According to data from the National Center for Education Statistics, Black college graduates owe an average of $25,000 more in student loan debt than White college graduates. Four years after graduation, 48% of Black students owe an average of 12.5% more than they borrowed. In the same period, 83% of White students owe 12% less than they borrowed.
Knowing how different mortgage loan programs calculate student loan payments for credit underwriting purposes can help mortgage originators advise homebuyers on the best loan program for their circumstances. FinLocker recommends working with LoanSense, who knows the calculation method of each agency. They can also identify federal loan programs and government subsidies to reduce student loan payments and increase homebuyers’ purchasing power. Use the LoanSense Purchasing Power Tool to see how reducing student loan payments can increase a consumer’s home budget.
Reduce discrimination in the mortgage process
The Fair Housing Act was enacted in 1968 to give Black Americans fair opportunities to purchase or rent housing. The law provided many Black Americans with the dream of homeownership. However, recent data has shown that Black Americans continue to lose ground in the homeownership market. Last year, the National Association of Realtors® found that Black applicants were rejected for mortgage loans at a rate of 2.5 times greater than white applicants. Those who did qualify for mortgage loans often faced stricter eligibility requirements and were offered higher interest rates because of their race.
FinLocker provides mortgage lenders with a technology solution that empowers prospective Black homebuyers with the financial tools and educational resources to prepare them for homeownership. FinLocker’s mortgage readiness assessment analyzes the consumer’s enrolled financial data and provides a personalized plan, tools, and resources to increase their credit score, save for their down payment, and reduce their debt-to-income ratio to achieve mortgage eligibility. Along their journey, prospective homebuyers can monitor their progress towards mortgage readiness and know when they are financially ready to present themselves to their mortgage lender as verified borrowers, with their identity, employment, income, credit, and assets confirmed within their FinLocker app.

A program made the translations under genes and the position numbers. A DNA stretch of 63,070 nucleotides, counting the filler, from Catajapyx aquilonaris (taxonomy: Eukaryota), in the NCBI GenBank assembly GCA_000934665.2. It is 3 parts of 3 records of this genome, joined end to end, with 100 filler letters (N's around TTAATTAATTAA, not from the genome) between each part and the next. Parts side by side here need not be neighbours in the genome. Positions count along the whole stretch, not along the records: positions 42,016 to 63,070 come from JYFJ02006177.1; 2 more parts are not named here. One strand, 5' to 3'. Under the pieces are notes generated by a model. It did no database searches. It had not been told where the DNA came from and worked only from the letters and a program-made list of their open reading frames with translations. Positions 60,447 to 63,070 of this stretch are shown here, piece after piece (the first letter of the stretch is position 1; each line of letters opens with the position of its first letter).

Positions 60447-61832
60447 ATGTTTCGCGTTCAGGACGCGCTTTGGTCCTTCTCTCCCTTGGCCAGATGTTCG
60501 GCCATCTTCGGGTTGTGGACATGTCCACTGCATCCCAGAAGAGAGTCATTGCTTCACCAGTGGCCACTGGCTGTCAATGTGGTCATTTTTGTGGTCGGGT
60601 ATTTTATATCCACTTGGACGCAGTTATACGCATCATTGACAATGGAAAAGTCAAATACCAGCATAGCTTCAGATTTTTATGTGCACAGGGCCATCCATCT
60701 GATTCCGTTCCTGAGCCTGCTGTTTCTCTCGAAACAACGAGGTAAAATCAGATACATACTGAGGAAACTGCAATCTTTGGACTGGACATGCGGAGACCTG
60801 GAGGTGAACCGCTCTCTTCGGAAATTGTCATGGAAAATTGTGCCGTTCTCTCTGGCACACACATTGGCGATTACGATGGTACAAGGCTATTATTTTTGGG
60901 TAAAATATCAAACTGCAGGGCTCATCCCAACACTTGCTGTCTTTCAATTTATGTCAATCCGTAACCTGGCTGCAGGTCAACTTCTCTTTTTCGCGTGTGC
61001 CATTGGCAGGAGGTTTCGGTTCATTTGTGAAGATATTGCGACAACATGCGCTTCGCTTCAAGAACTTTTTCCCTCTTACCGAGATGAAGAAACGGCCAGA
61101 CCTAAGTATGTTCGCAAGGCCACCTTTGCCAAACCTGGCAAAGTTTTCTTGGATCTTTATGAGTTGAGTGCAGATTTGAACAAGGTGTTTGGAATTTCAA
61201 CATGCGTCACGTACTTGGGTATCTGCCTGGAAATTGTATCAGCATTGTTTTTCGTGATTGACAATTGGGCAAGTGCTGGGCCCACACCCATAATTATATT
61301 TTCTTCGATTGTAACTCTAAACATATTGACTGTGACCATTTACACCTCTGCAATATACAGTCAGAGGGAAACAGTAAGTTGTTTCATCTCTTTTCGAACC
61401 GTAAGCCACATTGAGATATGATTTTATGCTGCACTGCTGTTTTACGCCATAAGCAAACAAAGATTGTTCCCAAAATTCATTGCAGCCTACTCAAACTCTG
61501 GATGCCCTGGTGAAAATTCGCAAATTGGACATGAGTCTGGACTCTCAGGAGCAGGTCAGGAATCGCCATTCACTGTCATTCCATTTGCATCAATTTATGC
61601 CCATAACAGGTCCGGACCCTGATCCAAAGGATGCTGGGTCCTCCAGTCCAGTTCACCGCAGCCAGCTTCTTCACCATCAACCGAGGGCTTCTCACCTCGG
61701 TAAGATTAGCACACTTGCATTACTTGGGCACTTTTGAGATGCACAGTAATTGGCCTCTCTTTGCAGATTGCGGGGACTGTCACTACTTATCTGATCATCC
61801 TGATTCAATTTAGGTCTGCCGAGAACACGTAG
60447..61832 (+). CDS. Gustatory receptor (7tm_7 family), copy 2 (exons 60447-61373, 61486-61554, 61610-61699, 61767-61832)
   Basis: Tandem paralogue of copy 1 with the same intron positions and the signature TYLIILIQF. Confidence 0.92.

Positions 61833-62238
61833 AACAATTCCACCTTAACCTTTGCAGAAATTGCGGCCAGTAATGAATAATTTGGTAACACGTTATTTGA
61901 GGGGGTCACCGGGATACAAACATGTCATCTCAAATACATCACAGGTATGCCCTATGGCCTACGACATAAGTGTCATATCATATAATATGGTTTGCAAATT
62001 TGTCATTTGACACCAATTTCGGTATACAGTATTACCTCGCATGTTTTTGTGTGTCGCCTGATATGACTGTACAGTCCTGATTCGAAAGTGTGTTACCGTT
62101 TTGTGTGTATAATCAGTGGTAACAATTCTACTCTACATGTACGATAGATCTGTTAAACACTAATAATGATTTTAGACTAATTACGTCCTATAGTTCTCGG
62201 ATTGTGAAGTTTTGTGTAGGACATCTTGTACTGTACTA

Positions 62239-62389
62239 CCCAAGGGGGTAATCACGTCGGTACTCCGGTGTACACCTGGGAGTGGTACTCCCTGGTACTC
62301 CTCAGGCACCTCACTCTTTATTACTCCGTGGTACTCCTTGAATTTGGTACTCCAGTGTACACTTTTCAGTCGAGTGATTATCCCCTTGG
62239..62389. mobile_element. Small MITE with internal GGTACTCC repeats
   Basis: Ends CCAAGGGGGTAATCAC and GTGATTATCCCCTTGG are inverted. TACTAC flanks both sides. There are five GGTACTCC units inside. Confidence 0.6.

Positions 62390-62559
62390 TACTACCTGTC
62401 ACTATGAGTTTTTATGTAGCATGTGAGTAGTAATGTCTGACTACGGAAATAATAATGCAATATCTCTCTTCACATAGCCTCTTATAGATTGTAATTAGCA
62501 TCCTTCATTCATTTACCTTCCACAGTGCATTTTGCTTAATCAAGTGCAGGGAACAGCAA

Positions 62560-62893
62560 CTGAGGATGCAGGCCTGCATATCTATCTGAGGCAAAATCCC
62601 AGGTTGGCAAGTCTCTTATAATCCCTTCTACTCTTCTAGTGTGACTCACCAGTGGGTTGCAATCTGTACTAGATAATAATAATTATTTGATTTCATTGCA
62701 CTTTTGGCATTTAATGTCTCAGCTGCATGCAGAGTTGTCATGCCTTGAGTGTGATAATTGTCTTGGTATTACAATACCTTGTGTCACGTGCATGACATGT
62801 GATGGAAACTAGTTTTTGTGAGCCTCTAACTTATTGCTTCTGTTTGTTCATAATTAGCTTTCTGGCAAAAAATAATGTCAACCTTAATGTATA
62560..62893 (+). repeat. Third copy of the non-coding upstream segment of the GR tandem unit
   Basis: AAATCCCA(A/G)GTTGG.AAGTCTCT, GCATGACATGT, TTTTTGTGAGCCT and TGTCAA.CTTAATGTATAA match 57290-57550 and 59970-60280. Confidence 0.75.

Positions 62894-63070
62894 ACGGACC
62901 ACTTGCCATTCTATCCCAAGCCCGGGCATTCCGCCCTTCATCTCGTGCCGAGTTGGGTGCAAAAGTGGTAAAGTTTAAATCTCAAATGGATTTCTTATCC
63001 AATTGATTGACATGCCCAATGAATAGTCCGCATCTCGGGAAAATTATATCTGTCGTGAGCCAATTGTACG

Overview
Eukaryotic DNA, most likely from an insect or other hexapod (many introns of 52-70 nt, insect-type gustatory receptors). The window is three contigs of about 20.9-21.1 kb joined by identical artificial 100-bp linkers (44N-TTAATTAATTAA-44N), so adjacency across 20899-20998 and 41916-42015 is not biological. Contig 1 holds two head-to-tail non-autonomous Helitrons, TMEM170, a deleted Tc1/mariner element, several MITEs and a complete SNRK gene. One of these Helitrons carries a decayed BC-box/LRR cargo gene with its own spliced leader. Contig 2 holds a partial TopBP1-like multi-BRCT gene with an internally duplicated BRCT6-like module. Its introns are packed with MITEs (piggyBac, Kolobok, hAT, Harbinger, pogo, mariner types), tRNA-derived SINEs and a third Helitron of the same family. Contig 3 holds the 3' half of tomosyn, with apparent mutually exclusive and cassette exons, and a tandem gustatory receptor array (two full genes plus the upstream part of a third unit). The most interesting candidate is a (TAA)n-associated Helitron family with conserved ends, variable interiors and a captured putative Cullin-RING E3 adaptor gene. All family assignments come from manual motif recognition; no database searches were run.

Identify future black homeowners
TransUnion’s Low-to-Moderate Prescreen Solution helps mortgage lenders identify which consumers are already eligible versus those on the cusp of becoming eligible. Lenders can then tailor marketing offers and low-to-moderate income loan programs to consumers with the greatest likelihood of approval while supporting lender commitments to affordable lending. They can also provide resources and tools, such as FinLocker, to the consumers who require additional time and assistance to become homeowners in the future.
To learn how FinLocker can provide a solution to fairly address the mortgage eligibility of Black consumers in your region and be introduced to the FinLocker partners mentioned in this article, please schedule a 1:1 private consultation with a FinLocker Customer Success Manager.